The Bureau of Reclamation released its West-Wide Climate Risk Assessment on February 6, 2015 showing the impact of projected climate change for the western United States on irrigation demand and reservoir evaporation. In announcing the report, Reclamation Commissioner Estevan Lopez said “The study was an important piece of information about climate change imposing stresses on water resources and will ultimately help inform water planners and stakeholders in confronting future climate-related supply and demand challenges.”
The study examined eight major river basins: Colorado, (Upper) Rio Grande, Sacramento-San Joaquin, Truckee, Columbia, Missouri and Klamath. Projected future irrigation demands do not account for changing crop patterns and other socioeconomic considerations. Climate projections for temperature and precipitation were used in projecting irrigation demand and increased reservoir evaporation. The projections are compared to irrigation demands and reservoir evaporation from 1950 to 1999.
Projected climate change has its greatest impact on irrigation water demand in the Upper Colorado River Basin (22.9%) followed by the (Upper) Rio Grande (18.7%), the Truckee and Carson River Basins (14.6%) and Klamath (14.0%)—see table. The projected increase in irrigation water demand due to projected climate change was relatively smaller in the Sacramento-San Joaquin River Basins (6.8%), Columbia River Basin (6.3%) and smallest in the Imperial Valley (1.4%). The massive Missouri River Basin had a range of estimated impacts, ranging from an large increase in irrigation water demand in the Western Missouri (13.6%), to a moderate increase in the Northern Missouri (3.6%) and a small decline in the Southeastern Missouri (-1%).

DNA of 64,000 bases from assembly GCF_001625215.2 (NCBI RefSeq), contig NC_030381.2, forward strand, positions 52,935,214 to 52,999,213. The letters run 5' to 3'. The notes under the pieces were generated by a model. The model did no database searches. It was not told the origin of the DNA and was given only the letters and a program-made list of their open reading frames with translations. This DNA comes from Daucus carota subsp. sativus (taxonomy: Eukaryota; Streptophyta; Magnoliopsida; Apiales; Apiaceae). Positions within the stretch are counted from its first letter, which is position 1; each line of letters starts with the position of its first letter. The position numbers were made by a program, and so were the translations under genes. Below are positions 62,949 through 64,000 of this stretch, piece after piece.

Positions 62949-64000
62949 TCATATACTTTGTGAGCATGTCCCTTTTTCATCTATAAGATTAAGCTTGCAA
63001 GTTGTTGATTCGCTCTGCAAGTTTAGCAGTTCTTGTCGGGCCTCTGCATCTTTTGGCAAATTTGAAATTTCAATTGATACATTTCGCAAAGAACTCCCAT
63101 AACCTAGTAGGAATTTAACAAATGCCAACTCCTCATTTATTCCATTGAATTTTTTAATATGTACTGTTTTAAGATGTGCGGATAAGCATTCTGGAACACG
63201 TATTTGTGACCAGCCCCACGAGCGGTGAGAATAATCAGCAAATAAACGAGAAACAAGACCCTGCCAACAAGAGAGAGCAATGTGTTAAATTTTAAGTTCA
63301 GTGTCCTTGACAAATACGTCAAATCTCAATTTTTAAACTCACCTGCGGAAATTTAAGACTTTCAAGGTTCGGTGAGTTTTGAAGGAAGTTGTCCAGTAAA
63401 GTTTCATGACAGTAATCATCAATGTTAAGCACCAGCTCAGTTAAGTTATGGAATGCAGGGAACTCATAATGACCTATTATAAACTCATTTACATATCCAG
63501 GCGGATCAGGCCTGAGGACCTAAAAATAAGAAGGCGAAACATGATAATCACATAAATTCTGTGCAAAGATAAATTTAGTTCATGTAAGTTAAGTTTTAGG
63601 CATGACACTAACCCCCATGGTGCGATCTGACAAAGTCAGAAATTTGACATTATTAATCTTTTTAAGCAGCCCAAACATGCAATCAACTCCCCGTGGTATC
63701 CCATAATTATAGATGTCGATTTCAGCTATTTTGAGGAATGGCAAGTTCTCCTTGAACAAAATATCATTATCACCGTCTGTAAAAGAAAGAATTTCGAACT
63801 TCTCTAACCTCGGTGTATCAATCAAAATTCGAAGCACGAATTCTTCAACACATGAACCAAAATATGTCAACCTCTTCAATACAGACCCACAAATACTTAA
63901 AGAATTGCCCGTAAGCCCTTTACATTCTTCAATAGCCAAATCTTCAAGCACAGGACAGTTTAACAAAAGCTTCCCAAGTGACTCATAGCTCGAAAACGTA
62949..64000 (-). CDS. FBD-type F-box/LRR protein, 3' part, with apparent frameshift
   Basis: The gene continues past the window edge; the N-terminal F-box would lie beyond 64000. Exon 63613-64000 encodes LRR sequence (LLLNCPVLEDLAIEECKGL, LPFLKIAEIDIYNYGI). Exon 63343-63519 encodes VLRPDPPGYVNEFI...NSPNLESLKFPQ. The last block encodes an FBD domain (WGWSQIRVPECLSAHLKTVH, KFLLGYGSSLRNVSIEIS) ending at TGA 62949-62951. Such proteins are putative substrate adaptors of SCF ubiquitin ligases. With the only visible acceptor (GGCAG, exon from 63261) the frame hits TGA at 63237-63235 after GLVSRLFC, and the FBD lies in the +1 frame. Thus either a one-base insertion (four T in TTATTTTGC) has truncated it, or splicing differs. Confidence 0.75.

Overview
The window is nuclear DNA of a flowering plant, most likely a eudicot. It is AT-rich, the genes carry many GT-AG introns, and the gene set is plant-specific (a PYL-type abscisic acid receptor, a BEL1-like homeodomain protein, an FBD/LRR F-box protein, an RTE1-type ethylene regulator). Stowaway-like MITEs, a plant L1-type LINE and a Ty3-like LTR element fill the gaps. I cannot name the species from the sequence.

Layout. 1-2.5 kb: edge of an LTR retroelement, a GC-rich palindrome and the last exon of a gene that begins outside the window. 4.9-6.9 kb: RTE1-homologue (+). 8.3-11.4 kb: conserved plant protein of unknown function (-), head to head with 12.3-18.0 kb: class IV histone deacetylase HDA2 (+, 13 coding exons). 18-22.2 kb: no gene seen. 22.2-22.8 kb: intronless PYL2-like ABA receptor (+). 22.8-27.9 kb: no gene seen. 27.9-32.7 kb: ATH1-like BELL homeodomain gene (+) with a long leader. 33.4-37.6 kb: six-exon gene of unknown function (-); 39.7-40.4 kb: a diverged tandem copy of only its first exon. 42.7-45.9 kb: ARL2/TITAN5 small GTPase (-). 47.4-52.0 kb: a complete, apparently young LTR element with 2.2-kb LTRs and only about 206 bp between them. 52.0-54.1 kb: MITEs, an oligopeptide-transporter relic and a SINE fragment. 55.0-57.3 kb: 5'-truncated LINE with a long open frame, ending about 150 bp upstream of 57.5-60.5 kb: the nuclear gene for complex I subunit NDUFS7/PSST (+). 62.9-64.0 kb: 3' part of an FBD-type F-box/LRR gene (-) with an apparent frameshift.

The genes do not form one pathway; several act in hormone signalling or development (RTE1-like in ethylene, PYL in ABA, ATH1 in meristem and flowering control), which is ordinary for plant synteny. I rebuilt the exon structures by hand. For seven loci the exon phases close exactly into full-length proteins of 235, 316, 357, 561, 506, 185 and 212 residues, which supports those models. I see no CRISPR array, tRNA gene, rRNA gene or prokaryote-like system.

|Basin||% Increase in Irrigation Water Demand||& Increase in Reservoir Evaporation|
|Upper Colorado River Basin||22.9||7.1 (Lake Powell)|
|Lower Colorado River Basin||1.4 (Imperial Valley)||10.1 (Lake Mead)|
|Columbia River Basin||6.3||6.0 (American Falls)
5.4 (Lake Roosevelt)
|Klamath River Basin||14.0||8.2 (Upper Klamath Lake)|
|Missouri River Basin|
|Western||13.6||4.3 (Boysen Reservoir)|
|Northern||3.6||6.9 (Canyon Ferry)|
|(Upper Rio Grande)||18.7||9.5 (Elephant Butte)|
|Sacramento/San Joaquin River||6.8||14.7 (Lake Shasta)
12.3 (Millerton Lake)
|Truckee/Carson River Basins||14.6||14.4 (Lake Tahoe)
7.1 (Lahontan Reservoir)
The study cautions that “precipitation projections are highly variable and basin dependent, and they can vary significantly within individual basins as well.”
Reclamation’s West-Wide Climate Risk Assessment is part of the Department of Interior’s WaterSMART Program that focuses on water conservation and sustainability.
The full report can be found at:
Written by Rodney T. Smith, Ph.D.